Lower-paid working families will receive more help through family credit, which we expect to be received by over twice the number presently receiving family income supplement, at an extra cost of around £200 million; and we shall be spending around £100 million extra on families in income support, which replaces supplementary benefit.
I am reassured by my hon. Friend's reply and I applaud the principle that the greatest help should be given to those in greatest need. Can he give actual figures of the families who will be receiving family credit in future, and can he say how those who are in need and are entitled to claim will be informed and encouraged to claim that entitlement?
Would the £50 or £60 that a child has saved in a building society out of weekly pocket money be taken into account for the assessment of supplementary benefit for the parents?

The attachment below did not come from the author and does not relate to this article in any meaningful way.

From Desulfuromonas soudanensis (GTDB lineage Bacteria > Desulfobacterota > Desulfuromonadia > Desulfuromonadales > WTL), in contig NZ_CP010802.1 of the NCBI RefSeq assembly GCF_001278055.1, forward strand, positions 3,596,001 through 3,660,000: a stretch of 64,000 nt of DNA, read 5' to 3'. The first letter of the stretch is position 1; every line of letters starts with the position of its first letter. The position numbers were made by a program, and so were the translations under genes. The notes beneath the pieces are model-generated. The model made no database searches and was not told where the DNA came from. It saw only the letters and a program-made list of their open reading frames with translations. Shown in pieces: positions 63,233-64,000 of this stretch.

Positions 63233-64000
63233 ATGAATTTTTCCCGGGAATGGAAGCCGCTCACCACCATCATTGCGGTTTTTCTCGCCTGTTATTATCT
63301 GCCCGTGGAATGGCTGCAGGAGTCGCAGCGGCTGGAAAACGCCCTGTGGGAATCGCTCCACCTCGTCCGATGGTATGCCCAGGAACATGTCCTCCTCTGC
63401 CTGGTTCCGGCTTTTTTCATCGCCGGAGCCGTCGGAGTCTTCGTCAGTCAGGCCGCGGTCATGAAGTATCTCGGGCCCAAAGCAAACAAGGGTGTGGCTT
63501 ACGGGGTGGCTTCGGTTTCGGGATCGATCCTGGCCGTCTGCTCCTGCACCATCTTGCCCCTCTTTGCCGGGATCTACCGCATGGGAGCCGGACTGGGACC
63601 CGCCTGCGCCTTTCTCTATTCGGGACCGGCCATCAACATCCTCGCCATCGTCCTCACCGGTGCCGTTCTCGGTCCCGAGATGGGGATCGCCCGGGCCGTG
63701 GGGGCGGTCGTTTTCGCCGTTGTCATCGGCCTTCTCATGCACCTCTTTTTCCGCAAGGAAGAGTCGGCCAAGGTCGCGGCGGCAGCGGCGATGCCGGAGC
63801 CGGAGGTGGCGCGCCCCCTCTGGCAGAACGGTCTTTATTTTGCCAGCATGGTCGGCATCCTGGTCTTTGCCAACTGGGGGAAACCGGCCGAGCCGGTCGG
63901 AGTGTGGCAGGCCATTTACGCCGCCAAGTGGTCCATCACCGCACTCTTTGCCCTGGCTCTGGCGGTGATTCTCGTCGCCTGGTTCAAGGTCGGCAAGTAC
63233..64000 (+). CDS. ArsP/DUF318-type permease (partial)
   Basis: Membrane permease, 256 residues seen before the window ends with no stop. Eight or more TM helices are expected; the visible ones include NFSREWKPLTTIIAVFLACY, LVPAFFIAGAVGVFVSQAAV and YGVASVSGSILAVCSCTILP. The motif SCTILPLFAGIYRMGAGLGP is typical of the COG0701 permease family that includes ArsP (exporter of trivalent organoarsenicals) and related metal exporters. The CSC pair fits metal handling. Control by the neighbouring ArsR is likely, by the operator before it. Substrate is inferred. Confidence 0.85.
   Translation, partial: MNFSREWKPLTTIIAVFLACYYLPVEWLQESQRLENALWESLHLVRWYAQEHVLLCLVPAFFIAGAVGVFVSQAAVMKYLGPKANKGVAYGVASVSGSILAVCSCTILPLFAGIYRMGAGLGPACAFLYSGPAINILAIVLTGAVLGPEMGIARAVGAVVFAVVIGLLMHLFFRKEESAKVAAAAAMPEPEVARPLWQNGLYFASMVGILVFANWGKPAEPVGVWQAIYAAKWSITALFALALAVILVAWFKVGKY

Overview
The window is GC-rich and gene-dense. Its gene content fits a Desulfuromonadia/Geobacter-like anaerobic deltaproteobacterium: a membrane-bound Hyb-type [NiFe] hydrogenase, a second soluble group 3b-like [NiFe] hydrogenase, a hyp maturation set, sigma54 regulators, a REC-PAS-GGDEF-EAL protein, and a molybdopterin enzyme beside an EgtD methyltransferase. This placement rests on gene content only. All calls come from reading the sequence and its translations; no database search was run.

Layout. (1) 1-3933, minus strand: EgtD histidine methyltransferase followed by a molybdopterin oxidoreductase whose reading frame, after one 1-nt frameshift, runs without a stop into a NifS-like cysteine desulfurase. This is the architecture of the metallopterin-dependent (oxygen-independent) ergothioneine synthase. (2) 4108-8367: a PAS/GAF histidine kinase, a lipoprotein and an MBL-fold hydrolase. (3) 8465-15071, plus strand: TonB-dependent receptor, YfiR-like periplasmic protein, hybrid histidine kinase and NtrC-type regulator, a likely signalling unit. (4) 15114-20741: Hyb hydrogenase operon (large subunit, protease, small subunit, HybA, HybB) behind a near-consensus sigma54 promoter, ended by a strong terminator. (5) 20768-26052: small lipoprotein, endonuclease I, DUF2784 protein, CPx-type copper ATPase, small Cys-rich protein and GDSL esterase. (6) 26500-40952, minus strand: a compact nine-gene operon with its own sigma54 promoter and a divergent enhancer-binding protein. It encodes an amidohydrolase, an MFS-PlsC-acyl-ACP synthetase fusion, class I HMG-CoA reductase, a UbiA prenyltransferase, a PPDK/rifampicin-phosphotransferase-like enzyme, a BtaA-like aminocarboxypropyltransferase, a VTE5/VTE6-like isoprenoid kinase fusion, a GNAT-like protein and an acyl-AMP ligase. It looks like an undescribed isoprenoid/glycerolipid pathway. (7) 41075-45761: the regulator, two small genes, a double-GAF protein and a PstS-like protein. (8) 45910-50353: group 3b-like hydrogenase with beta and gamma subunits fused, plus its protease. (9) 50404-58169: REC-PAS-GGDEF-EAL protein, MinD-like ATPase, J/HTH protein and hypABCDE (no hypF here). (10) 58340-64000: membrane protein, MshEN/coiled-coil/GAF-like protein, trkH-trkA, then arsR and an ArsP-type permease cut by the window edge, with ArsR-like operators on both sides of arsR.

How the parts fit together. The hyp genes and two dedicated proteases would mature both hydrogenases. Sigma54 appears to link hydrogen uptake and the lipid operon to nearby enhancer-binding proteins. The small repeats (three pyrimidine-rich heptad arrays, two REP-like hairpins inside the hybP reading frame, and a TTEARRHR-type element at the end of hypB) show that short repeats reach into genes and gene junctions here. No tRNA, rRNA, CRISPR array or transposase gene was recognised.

Does my hon. Friend agree that we will be spending more on low-income families as a result of our social security reviews than has been the case until recently, and more than we would be spending if benefits such as child benefit had been index related?
Yes. Even allowing for the changes in housing benefit, the extra money going to families is of the order of £200 million. That is nearly double the amo0unt that would be required to uprate child benefits.
Is the Minister aware that, under proposed changes in legislation, an unemployed head of the household who decides to undertake full-time education to increase his employment opportunities will lose out on benefits, including housing benefit, which will be counter-productive to any scheme to encourage people to undertake training?
The provision for education is a separate matter from income support, which is there for those who are available for work. The two are different maintenance systems.